From 4th to 14th November 2009 , Join a motley band of scientists, friends and followers hiding out in the depths of London Bridge’s atmospheric SHUNT Lounge for an extraordinary voyage through the strange seas of particle physics.
With 50,000 tonnes of super pure water and a crew of expert navigators from Imperial College London and Queen Mary University of London, Super K Sonic Booooum is an installation demonstrating the visual equivalent of a massive sonic boom.
Super K Sonic BOOOOum consists of a fifteen meter long ‘river’ of water running through a tunnel lined with thousands of silver balloons(photomultiplier tubes). A boat is pulled through the tunnel on a submerged track using a pulley system, with sound and lighting effects.
Members of the public can ride in the boat accompanied by the physicists working on the Super Kamiokande in Japan.
This installation is designed to deliver physically thrilling experiences; it aims to bring the audiences on a journey through the physics of the impossible.
The Super-Kamiokande (Super K) is a neutrino observatory in Japan, a massive subterranean scientific instrument used – amongst other things – to discover traces of exploding stars out there in the universe.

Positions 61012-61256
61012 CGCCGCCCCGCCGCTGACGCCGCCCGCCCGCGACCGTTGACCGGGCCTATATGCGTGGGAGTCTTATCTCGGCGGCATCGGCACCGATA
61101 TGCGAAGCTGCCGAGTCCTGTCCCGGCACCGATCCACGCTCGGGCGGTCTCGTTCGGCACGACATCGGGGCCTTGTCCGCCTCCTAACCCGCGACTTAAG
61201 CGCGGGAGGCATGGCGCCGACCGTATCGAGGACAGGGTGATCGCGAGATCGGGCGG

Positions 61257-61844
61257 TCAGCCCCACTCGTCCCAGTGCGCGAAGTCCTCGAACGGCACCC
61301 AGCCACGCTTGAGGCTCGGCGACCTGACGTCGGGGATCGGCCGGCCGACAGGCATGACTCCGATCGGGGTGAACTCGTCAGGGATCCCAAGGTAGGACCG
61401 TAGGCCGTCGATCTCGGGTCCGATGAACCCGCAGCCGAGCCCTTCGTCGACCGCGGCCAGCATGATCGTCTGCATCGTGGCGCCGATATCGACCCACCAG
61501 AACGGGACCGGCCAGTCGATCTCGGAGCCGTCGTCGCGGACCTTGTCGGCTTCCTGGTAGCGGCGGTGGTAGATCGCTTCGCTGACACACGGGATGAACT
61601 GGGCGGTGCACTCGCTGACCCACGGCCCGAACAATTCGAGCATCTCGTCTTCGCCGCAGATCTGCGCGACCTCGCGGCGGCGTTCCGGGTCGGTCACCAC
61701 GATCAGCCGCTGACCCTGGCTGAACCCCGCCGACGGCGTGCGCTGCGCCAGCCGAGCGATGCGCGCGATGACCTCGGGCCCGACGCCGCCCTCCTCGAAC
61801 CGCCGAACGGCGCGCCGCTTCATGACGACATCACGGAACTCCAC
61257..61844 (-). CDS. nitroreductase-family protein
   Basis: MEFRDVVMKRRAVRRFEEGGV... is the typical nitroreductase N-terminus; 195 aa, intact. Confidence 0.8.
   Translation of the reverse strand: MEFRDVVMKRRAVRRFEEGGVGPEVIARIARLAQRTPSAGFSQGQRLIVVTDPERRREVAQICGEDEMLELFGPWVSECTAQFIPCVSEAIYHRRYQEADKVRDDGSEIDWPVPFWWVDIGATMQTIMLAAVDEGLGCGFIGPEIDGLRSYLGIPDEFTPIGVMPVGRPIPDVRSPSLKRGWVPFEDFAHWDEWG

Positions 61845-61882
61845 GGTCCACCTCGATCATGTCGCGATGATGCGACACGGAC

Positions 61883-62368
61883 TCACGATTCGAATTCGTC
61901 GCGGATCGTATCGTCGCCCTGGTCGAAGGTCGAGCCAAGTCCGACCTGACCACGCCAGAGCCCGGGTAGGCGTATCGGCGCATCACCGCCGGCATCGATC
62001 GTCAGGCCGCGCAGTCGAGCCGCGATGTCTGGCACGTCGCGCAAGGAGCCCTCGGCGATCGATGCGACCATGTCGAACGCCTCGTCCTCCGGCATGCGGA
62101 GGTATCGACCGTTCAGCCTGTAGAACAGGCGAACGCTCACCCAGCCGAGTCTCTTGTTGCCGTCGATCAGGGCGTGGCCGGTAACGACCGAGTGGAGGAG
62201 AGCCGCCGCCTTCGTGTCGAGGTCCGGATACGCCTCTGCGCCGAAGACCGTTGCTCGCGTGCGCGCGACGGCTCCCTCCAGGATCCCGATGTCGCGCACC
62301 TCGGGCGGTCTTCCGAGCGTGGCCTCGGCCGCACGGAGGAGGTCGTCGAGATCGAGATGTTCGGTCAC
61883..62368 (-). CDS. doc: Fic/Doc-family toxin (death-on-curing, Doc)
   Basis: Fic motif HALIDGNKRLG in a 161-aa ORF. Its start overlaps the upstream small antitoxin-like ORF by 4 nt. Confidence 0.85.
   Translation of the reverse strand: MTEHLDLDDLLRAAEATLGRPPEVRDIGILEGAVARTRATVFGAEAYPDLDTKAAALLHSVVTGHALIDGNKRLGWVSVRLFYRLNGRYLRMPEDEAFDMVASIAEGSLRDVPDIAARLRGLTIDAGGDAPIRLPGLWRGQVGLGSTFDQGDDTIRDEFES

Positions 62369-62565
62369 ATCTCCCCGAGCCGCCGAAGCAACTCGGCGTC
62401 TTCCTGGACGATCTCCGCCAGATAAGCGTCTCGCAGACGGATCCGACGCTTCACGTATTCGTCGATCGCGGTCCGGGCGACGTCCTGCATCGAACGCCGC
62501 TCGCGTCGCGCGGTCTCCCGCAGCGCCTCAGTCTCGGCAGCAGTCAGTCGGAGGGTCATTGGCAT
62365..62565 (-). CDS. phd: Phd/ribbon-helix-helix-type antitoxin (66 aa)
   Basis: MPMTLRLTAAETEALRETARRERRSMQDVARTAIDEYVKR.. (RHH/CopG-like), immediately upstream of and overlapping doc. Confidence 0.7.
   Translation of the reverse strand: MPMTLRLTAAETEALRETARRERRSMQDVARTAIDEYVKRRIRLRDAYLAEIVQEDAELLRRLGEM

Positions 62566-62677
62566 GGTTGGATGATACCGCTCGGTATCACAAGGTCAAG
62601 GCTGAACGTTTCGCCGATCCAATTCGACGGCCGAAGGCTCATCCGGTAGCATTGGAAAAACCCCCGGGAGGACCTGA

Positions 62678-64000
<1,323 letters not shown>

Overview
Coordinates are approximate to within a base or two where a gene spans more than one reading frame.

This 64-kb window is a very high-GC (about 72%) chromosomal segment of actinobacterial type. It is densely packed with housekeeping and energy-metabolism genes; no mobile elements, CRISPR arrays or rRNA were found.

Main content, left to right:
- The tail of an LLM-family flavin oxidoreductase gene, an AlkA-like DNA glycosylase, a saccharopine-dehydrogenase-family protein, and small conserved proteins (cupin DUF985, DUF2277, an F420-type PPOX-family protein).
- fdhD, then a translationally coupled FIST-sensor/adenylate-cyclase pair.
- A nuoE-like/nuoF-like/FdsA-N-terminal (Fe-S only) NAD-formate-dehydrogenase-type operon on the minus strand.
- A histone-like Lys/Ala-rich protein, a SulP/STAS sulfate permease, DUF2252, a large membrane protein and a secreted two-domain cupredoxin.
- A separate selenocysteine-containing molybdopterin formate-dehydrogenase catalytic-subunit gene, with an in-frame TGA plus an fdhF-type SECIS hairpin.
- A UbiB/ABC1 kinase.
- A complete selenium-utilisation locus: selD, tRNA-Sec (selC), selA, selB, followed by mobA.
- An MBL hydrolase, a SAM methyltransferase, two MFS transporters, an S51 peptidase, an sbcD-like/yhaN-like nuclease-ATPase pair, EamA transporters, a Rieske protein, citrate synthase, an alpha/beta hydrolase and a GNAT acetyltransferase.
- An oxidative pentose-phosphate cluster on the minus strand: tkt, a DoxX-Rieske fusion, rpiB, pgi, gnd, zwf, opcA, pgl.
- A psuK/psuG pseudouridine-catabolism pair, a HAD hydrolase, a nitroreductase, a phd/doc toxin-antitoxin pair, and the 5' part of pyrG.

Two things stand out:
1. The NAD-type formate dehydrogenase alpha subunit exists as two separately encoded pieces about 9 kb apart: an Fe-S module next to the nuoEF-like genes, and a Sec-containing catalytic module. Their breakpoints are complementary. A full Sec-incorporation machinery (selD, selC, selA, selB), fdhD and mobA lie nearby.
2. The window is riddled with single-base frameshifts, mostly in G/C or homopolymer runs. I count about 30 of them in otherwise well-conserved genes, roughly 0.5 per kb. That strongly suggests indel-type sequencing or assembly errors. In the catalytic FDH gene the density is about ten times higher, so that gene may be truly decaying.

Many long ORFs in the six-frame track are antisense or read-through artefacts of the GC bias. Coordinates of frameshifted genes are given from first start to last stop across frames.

Professor Dave Wark , Dr Yoshi Uchida, Dr Matthew Malek, Dr Francesca Di Lodovico, Dr Ben Still, Dr Ryan Terri and Melissa George appeared in the installation, guiding curious visitors through the world of particle physics in a rubber dinghy. They are all working on the T2K neutrino oscillation experiment, which uses Super K.
One of the most abundant building blocks of nature, the neutrino is also one of the least understood. They interact very rarely with normal matter – you, me, the Earth, or any other bit of the visible universe – and as such, when observed, can give us insight into the basic nature of matter, the universe, and the laws of physics.
Invisible to high-energy detectors like the Large Hadron Collider at CERN, scientists search for neutrinos using highly specialized low-energy detectors like the Super K neutrino observatory. As neutrino particles interact in the Super K detector, they produce electrons, muons and other tiny particles travelling faster than the local speed of light; it is these particles that produce the ‘sonic boom’, and it is this science which inspires Super K Sonic Booooum.